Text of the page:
"At school you learn a lot of things, but there is one step missing to really be able to set up your own workshop.
Edith Théret, winner of the 2021 Savoir-faire en transmission awards, completed her internship at the Dablanc workshop.
After three years at the Beaux Arts de Versailles and after obtaining a DMA in stained glass and a DSAA at Ensaama, Edith discovered the prize through word of mouth. She obtained it and began her internship with Justine Dablanc, a stained glass artist and former winner of the prize, who has opened her workshop in the 18th arrondissement.
"I have seen and I know that this prize is beneficial. So it seemed only natural that I should also take on prizewinners.Justine Dablanc
During her internship, Edith was given assignments that she carried out independently, allowing her to gain confidence and realise her skills.
"The big projects seem possible to me now. - Edith Théret
"As you practice, you gain confidence, so it's less scary. - Justine Dablanc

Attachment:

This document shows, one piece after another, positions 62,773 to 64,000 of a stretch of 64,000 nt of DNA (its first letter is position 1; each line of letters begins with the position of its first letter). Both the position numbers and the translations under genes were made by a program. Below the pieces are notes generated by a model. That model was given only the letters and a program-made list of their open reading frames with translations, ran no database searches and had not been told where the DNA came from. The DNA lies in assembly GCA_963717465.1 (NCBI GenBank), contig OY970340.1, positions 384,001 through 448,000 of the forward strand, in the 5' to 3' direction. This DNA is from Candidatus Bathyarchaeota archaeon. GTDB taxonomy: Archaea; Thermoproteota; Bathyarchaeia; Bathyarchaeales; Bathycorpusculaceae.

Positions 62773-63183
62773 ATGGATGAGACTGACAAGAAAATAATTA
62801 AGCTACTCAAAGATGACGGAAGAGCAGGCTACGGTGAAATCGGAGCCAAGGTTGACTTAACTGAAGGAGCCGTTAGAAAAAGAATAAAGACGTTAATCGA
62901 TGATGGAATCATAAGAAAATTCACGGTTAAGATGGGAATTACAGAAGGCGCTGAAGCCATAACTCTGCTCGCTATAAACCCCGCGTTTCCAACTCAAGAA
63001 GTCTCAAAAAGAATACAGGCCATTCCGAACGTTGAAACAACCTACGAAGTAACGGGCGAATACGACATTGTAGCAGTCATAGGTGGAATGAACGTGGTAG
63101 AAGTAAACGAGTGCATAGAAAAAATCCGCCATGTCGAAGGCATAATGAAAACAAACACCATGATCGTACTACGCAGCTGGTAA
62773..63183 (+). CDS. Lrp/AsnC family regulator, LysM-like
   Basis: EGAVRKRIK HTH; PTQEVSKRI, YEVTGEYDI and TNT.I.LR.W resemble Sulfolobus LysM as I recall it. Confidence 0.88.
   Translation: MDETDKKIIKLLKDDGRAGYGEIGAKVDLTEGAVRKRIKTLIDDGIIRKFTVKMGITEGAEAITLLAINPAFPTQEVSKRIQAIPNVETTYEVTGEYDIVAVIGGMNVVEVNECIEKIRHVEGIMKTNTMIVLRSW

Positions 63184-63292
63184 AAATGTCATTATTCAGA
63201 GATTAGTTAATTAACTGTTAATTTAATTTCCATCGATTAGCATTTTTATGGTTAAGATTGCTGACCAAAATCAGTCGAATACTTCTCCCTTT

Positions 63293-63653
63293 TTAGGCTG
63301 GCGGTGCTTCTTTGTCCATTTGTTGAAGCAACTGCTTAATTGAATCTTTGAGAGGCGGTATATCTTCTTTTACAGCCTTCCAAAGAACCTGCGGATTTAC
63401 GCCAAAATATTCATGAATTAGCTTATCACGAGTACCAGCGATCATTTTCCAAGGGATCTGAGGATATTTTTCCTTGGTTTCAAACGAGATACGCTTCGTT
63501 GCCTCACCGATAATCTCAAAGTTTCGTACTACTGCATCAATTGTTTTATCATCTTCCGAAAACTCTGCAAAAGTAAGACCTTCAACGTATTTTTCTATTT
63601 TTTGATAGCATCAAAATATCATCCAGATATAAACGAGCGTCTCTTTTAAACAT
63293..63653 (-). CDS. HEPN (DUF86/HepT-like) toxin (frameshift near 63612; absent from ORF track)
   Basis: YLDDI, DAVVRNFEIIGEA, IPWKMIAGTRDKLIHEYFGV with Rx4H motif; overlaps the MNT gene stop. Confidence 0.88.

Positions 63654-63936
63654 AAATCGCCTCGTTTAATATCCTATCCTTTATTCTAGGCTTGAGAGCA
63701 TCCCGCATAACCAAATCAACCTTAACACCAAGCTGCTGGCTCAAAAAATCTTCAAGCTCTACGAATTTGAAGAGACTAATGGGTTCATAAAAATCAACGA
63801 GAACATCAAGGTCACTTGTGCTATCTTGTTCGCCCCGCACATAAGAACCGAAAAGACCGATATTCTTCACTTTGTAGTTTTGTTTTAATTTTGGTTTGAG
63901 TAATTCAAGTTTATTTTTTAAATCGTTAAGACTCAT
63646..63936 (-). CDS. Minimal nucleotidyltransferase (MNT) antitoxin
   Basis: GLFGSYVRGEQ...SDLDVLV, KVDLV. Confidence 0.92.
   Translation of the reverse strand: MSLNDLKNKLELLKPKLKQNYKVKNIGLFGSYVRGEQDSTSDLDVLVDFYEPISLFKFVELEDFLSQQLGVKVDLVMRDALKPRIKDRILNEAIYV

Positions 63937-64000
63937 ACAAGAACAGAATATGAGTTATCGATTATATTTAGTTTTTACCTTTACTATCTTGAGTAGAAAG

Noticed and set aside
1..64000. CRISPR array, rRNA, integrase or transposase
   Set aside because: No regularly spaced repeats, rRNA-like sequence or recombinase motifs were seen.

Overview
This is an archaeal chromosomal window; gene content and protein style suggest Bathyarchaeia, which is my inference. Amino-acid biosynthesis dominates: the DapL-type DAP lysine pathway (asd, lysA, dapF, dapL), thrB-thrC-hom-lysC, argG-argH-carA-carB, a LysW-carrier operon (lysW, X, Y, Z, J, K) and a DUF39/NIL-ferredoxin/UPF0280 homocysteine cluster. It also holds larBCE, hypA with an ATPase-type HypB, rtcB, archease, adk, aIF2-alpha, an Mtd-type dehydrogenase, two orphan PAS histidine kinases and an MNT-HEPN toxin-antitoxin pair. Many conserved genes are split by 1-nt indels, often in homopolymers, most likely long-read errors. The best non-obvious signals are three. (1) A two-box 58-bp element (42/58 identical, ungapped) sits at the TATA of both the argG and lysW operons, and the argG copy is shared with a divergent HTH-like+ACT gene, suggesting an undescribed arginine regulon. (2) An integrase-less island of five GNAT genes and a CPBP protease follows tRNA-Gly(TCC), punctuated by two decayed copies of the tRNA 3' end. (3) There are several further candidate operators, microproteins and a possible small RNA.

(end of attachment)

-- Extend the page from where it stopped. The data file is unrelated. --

One of his missions was to work for the Rempart union, in the framework of the restoration of a church and a castle, with craftsmen and volunteers.
"It was a week rich in learning and transmission! - Edith Théret
She was also able to carry out experimental research by conducting a project - with a time commitment of 900 hours - which allowed her to work with glass from recycled materials, without lead, solder or paint.
"In school we go through things, techniques, materials but we don't always have the opportunity to delve into them."Édith Théret
Following her internship, Edith joined a shared workshop in the 17th arrondissement with a first clientele, taking advantage of the open door left by Justine to gradually set up her new workplace.
"Without this award, I would never have had the audacity to put it together so early.Édith Théret
"It's a virtuous circle: giving and giving back work between small workshops, helping each other, collaborating, respecting each other..." - Justine Dablanc